Review: Krakow by Sean Akerman
This piece was originally written for the Manhattan Book Review.
Akerman’s latest novel is a story about the end of a story: Krakow documents, with the frankness of two people who believe they are writing things nobody else will read, the slow disintegration of a two-year relationship that everyone around them long saw coming.
Akerman makes an otherwise generic story of how a couple met and fell apart more interesting by presenting it from both sides. The novel begins with the man’s perspective; halfway through, the woman takes over, filling in the gaps in his narrative. Apart from some minutiae, however, they reveal the same fears and regrets, the shared knowledge that what they have will soon end, and the feeling that perhaps it already has.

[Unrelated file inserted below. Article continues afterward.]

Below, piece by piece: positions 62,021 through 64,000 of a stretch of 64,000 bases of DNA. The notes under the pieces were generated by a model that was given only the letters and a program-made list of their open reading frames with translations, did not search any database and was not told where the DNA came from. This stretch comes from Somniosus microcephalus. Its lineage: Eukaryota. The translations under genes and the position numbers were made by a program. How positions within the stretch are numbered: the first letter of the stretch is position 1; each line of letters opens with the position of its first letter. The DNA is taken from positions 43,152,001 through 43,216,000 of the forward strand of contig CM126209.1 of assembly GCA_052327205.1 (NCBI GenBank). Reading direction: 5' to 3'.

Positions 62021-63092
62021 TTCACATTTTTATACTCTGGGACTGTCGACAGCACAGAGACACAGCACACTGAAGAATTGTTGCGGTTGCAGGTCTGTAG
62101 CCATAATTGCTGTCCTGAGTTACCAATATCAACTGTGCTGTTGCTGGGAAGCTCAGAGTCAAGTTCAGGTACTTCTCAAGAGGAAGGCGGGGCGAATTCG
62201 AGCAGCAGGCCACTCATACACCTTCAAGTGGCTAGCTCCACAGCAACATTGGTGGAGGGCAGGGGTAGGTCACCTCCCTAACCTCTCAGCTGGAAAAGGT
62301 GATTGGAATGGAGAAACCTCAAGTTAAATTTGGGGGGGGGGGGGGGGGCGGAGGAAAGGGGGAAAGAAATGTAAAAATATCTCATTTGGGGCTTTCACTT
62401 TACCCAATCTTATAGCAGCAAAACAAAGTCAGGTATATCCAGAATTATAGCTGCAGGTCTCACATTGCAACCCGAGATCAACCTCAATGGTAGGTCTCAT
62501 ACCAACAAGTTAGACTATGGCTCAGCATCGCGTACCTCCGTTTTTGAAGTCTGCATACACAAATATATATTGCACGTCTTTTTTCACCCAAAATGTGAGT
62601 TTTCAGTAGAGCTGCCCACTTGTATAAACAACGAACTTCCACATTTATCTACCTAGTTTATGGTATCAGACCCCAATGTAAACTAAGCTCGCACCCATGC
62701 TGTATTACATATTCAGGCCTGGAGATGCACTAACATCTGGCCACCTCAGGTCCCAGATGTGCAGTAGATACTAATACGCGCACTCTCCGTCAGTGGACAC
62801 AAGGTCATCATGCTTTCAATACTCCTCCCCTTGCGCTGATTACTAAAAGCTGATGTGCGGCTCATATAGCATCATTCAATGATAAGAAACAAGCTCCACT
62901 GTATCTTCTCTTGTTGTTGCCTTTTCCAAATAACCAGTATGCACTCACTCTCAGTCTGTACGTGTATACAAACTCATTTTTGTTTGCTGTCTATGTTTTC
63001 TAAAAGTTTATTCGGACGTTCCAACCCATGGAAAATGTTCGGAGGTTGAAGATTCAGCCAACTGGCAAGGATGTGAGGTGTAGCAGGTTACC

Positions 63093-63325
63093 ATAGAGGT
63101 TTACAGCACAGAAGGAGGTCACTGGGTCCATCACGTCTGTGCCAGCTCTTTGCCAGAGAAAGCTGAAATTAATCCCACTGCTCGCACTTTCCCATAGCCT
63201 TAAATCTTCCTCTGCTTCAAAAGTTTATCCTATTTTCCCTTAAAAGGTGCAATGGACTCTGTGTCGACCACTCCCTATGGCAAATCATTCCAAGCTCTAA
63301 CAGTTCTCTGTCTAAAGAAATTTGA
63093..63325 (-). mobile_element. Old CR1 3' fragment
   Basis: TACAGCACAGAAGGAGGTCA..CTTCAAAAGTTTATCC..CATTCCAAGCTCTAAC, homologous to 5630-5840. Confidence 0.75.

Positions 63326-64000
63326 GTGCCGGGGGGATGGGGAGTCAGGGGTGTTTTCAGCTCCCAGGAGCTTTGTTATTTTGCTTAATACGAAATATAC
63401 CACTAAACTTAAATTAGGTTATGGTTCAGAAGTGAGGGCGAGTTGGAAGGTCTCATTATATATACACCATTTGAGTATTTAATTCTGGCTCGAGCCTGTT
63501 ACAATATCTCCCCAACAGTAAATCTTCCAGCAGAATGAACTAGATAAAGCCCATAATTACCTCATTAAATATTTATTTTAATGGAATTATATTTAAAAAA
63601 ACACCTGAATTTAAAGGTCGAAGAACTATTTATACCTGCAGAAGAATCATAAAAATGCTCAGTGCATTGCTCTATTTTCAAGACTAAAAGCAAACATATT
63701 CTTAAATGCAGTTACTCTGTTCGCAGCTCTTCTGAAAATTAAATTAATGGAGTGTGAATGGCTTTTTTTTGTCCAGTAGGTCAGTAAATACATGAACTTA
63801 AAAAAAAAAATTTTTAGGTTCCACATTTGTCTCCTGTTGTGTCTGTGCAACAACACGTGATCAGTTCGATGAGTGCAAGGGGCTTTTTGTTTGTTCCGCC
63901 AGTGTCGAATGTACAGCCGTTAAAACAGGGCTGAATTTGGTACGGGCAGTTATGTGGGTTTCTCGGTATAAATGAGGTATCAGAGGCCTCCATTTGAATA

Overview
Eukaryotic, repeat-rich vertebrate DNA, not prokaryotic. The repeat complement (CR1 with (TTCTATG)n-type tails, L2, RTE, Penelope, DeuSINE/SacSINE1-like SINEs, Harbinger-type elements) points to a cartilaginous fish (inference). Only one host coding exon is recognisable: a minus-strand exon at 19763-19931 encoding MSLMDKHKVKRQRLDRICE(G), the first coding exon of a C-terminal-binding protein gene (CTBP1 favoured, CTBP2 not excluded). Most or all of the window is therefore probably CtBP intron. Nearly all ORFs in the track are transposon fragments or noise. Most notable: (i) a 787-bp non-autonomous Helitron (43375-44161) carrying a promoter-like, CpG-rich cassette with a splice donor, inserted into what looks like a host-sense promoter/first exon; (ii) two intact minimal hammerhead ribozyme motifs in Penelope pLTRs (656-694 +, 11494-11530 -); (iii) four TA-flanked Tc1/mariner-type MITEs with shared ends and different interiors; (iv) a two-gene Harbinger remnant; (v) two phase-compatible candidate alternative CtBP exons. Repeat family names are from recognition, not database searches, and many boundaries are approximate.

Krakow, in spite of its title, has little to do with Poland. The story unfolds in Brooklyn; both protagonists are Americans with ambiguous American roots. Krakow for them is four days of a magical holiday taken the previous spring, a memory from the days when they were so in love with each other nothing else mattered.
This short novel captures beautifully the twilight of a relationship: the doubts we have about our partners, about ourselves, and our pain at having to leave something so familiar yet wrong.
Rating: 4/5 ★